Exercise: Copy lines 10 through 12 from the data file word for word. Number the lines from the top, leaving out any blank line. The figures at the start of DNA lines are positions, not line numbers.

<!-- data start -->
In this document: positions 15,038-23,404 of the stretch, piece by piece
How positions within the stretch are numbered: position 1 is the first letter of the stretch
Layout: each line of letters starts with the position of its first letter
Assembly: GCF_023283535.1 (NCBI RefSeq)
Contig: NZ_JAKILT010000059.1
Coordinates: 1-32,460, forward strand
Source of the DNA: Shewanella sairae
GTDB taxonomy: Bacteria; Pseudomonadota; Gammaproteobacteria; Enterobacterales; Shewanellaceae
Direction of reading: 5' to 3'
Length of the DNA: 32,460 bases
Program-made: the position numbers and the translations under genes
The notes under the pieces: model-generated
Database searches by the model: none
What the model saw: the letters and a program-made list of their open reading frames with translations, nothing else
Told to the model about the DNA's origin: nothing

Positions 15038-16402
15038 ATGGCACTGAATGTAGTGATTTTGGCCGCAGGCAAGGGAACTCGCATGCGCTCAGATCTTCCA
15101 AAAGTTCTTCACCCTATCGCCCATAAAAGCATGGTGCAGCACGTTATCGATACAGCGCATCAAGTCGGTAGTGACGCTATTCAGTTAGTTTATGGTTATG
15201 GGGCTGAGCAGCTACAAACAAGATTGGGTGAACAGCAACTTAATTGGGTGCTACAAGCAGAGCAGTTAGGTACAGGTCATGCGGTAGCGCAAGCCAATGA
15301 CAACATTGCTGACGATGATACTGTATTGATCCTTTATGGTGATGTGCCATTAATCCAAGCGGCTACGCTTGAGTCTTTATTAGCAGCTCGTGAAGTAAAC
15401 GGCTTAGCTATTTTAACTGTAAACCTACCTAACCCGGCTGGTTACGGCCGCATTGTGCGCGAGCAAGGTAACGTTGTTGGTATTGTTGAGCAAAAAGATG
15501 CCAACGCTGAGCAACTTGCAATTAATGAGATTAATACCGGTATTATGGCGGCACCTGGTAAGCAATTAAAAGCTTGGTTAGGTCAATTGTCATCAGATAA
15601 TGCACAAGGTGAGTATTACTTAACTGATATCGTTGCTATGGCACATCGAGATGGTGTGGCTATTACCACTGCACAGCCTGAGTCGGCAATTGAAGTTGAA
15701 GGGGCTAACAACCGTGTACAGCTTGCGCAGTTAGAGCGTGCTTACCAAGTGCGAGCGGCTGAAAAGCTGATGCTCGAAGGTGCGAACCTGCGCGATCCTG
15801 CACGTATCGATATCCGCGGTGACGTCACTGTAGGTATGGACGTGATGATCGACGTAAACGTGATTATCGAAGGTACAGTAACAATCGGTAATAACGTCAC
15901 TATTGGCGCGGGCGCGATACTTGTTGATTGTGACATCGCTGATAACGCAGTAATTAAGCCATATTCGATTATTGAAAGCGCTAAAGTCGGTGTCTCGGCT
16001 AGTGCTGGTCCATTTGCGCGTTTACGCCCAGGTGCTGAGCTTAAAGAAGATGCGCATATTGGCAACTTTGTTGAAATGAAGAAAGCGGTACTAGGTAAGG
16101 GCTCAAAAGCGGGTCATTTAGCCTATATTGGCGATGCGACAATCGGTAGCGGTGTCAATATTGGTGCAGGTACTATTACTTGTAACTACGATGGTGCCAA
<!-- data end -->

Length of the DNA: 32,460 bases
Program-made: the position numbers and the translations under genes
The notes under the pieces: model-generated